To bring all our thoughts into universal order, we now need to refine and extend the primal concepts of being and set a little. First, we regard the shapes and colours of beings, for instance, as attributes of entities. Colour is actually an attribute name, with a range of attribute values, such as red, green, and blue.
In turn, entities are instances of classes. For example, Children’s block is a class with attribute names shape and colour. We can thus regard classes (denoted by bold capitalization) and entities as universals and particulars. The set of values relevant for a particular class is a domain of values or dimension, as a measure of the class attribute. Such domain measurements can be both qualitative and quantitative, such as a domain of colours or the heights and ages of people.
The primal concepts of class, entity, and attribute then provide the basic structure for organizing our thoughts in tables, an ancient idea that goes right back to the first writings found in Mesopotamia, dated from the fourth millennium bce. In modern times, a telephone directory of class Telephone subscriber is a familiar example of such a table, consisting of attribute names name, address, and telephone number.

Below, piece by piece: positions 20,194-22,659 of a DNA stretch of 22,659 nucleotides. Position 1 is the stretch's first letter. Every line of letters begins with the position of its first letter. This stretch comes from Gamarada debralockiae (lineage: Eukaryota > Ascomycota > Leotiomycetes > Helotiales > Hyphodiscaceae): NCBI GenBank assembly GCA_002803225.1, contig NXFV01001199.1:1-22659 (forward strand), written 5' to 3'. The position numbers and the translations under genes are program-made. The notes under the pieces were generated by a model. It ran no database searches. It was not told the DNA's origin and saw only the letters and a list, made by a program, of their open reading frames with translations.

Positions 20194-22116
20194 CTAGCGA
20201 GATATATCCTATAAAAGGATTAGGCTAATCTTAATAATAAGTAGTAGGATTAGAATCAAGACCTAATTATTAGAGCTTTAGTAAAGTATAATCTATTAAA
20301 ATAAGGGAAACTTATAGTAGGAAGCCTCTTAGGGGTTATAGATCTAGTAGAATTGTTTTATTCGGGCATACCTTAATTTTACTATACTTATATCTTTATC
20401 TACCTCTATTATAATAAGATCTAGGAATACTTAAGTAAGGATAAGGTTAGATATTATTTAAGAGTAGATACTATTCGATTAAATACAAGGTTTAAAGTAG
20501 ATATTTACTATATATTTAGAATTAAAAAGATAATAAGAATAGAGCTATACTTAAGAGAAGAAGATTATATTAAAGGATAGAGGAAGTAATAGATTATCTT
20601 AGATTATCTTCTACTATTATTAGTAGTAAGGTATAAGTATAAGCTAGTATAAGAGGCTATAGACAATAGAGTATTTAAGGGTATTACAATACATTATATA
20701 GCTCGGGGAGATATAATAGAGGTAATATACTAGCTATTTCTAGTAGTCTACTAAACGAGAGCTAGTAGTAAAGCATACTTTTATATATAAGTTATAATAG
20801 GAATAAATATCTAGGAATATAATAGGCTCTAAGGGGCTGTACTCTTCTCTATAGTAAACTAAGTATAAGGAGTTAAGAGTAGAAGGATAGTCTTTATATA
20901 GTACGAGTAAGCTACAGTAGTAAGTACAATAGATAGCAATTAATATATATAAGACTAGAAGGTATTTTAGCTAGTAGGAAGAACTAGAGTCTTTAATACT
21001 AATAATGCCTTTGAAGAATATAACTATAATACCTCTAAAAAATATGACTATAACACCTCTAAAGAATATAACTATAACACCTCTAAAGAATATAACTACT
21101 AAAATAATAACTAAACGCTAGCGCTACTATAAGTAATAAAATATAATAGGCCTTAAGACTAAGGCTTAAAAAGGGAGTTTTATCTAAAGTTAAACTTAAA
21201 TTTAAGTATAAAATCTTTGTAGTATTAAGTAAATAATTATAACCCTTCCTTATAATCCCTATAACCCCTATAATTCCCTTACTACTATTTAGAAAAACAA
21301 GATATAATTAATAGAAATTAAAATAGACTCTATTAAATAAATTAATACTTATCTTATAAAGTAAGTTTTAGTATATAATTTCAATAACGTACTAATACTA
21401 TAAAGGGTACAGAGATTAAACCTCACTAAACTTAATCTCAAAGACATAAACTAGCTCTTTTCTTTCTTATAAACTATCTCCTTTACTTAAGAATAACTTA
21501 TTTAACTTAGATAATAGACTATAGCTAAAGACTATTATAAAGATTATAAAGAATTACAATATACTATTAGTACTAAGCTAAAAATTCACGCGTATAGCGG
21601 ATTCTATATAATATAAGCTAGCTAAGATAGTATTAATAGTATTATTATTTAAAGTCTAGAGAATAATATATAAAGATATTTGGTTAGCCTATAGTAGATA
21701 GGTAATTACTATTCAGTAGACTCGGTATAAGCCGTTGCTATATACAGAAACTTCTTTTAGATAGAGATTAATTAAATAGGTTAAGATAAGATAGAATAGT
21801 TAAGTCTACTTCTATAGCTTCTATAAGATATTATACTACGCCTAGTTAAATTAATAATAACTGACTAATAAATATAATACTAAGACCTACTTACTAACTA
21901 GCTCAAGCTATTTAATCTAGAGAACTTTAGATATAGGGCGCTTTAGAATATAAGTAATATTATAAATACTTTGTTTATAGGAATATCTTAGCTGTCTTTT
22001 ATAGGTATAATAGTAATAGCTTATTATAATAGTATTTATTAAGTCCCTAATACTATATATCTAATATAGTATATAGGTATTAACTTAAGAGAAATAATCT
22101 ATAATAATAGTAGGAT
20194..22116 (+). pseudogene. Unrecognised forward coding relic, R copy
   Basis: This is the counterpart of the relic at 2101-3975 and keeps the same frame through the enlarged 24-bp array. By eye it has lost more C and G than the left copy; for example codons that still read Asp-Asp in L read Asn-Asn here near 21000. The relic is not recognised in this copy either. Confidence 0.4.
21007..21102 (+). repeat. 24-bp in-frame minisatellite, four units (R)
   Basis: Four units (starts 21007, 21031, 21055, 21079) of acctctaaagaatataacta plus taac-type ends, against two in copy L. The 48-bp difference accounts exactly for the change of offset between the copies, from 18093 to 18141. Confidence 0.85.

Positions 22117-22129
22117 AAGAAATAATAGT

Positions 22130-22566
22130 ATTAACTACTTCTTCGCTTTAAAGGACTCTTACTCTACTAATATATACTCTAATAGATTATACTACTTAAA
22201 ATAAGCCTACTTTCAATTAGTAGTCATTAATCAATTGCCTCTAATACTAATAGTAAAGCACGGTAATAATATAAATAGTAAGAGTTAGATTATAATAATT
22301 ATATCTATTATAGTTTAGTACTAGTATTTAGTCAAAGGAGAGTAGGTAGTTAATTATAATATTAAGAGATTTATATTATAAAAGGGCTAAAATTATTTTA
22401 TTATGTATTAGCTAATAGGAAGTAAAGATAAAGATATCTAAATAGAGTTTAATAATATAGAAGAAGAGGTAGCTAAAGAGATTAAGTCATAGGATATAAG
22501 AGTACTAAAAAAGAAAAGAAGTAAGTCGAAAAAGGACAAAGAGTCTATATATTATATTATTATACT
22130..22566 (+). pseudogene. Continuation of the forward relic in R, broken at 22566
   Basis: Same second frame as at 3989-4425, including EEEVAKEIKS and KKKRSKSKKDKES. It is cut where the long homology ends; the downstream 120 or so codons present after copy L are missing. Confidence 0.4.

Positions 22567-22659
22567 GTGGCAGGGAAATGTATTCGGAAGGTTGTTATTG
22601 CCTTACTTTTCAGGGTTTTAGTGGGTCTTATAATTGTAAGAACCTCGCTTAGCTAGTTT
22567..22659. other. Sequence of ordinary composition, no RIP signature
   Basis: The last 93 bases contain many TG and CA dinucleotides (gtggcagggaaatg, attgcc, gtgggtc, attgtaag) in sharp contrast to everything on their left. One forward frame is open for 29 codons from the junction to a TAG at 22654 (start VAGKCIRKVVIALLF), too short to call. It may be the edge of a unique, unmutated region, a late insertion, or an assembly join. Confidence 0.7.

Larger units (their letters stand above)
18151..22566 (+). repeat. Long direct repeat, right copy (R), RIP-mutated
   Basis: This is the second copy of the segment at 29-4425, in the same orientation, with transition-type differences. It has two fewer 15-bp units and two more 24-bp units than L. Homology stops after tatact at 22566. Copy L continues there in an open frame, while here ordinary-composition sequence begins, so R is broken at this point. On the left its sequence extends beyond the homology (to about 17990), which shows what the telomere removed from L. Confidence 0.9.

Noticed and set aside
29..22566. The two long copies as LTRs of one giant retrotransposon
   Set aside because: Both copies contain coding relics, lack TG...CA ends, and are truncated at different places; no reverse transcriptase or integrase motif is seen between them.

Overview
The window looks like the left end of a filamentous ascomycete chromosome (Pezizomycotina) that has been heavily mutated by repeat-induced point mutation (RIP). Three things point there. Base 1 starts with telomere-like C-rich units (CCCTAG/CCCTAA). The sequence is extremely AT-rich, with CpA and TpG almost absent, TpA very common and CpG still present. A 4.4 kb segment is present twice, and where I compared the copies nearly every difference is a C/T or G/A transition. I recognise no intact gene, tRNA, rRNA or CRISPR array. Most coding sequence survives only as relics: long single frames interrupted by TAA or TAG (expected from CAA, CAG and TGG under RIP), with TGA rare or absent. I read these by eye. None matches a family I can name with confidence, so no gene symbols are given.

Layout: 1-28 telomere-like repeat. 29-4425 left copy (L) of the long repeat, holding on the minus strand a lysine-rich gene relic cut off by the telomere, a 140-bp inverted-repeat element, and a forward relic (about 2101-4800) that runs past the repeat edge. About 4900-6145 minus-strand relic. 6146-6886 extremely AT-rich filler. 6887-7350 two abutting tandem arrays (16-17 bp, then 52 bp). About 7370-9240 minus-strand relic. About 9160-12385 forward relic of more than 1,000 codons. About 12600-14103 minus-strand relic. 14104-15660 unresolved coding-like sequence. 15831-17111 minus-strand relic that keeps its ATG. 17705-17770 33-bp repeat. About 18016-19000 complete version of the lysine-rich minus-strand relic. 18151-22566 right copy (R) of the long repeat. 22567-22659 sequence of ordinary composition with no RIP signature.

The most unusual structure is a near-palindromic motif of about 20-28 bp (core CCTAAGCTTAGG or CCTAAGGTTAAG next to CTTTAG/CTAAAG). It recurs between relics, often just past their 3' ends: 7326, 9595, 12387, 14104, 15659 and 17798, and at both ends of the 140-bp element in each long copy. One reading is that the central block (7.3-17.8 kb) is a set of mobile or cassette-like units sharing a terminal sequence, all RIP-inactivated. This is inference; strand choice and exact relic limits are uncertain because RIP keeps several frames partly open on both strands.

We can also organize our thoughts graphically as networks of nodes and the relationships between them. Any particular network depicts a structure, where nodes are forms. The vast web of life, depicting relationships between all the species, as forms of life, is an example of such a semantic network.
Such structures of forms are both hierarchical and nonhierarchical. An example of a hierarchical structure is generalization, such as Human, Primate, Mammal, Vertebrate, and Animal in the web of life. The superclass of all generalization structures is Being.
The web of life also has evolutionary hierarchies, both ontogenetic and phylogenetic. For instance, ever since sexual reproduction began around a billion years ago, living beings have had two parents and zero to many children. So families of human beings have most-recent common ancestors (MRCA), a subject that has fascinated humans since records began. Phylogenetically, species have a last common ancestor (LCA), rather like the Proto-Indo-European language in linguistics, illustrated in the Glossary.
The third type of hierarchical structure is aggregation, as we see in social organizations, such as churches and the military, for hierarchy derives from Greek ierarkhiā ‘rule of a high priest’, from ieros ‘vigorous; sacred’ and arkhē ‘origin; rule’. For instance, companies could be organized in divisions, branches, sections, and teams. We can also view any particular physical universe in the multiverse as an aggregation hierarchy, ranging from subatomic particles, through atoms and molecules, to galaxies of galaxies of solar systems.
Any structure that is not organized hierarchically in these three ways is nonhierarchical, which it makes no sense to classify. We can thus see: The underlying structure of the manifest Universe is an infinitely dimensional network of hierarchical relationships, most obvious in the way that information systems architects have designed the Internet, and hence this website.